(Here's the same thing in a minimal-ish testcase.)
runtime_error::runtime_error(string const&) doesn't need to meet
It doesn't inherit from or override
exception::exception(), and by the time
string's copy constructor is invoked,
exception::exception() has completed.
If copying the
string were to throw an exception, this would unwind
runtime_error::runtime_error(string const&) and then, I suppose, invoke
It's hard to directly show that there is no requirement of a derived ctor to meet a base ctor's exception specifier, but it is strongly implied by the following passage (which describes how the base's destructor is invoked, rather than passing the exception into the base constructor):
[2003: 15.2/2] An object that is partially constructed or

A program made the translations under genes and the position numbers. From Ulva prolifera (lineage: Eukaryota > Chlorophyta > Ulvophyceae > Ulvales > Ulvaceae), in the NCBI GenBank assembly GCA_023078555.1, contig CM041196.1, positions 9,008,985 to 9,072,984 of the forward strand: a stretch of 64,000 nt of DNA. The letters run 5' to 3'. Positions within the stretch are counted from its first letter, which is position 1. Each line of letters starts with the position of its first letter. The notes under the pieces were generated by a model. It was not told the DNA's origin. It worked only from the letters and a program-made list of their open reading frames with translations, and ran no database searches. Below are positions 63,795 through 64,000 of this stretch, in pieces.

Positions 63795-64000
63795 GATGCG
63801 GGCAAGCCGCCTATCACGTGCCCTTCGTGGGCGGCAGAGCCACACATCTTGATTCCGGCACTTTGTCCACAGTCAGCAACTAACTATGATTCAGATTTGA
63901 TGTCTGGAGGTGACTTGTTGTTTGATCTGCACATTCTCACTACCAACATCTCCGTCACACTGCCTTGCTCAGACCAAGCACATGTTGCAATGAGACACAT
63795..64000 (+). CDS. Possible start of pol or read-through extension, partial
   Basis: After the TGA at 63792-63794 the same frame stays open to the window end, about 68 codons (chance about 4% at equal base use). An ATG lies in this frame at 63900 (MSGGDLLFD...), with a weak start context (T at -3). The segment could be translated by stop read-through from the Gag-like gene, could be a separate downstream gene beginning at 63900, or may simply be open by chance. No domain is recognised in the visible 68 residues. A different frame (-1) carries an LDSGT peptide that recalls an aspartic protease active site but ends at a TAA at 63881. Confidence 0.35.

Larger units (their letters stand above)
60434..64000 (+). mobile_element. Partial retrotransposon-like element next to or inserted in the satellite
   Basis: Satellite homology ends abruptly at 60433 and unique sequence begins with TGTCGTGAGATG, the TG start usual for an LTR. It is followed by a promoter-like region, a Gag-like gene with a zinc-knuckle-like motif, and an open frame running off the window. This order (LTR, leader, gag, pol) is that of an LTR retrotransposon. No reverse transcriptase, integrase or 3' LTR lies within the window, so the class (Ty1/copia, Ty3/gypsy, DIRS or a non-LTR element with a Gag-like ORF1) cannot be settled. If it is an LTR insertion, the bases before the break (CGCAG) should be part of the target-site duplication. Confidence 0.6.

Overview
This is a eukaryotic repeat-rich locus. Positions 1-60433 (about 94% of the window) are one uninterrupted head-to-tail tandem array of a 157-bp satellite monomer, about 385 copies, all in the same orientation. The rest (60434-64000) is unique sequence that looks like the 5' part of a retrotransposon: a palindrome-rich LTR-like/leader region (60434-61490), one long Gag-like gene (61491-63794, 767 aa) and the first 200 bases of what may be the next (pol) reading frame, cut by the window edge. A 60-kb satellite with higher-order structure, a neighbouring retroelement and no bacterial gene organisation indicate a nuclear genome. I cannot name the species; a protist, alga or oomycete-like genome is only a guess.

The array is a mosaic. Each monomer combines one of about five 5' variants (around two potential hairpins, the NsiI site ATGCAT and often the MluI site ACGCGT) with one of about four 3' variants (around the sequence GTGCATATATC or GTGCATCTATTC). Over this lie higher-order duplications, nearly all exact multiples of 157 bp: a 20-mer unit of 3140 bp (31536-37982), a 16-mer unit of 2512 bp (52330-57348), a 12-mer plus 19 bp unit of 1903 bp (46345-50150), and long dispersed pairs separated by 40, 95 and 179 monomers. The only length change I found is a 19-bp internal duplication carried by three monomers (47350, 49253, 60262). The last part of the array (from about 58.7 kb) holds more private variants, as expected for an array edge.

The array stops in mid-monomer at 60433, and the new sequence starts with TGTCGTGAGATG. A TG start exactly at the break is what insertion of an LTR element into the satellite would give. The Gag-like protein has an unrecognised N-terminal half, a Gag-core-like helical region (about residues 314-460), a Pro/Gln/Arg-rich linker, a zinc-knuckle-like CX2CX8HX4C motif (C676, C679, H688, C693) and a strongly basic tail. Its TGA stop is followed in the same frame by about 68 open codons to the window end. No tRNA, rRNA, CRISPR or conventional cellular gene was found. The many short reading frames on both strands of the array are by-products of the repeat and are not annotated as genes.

partially destroyed will have destructors executed for all of its
fully constructed subobjects, that is, for subobjects for which the
constructor has completed execution and the destructor has not yet
begun execution. Should a constructor for an element of an automatic
array throw an exception, only the constructed elements of that array
will be destroyed. If the object or array was allocated in a
new-expression, the matching deallocation function (220.127.116.11, 5.3.4,
12.5), if any, is called to free the storage occupied by the object.
The only passage which comes even close to the scenario you presumed (and which I initially presumed) is the following.
[2003: 15.4/3] If a virtual function has an exception-specification,
all declarations, including the definition, of any function that
overrides that virtual function in any derived class shall only allow
exceptions that are allowed by the exception-specification of the base
class virtual function.
exception::exception() is not a virtual function, and clearly
runtime_error::runtime_error(string const&) does not override it.
(Note that this scenario would apply for a virtual destructor; accordingly, you can see that, in libstdc++,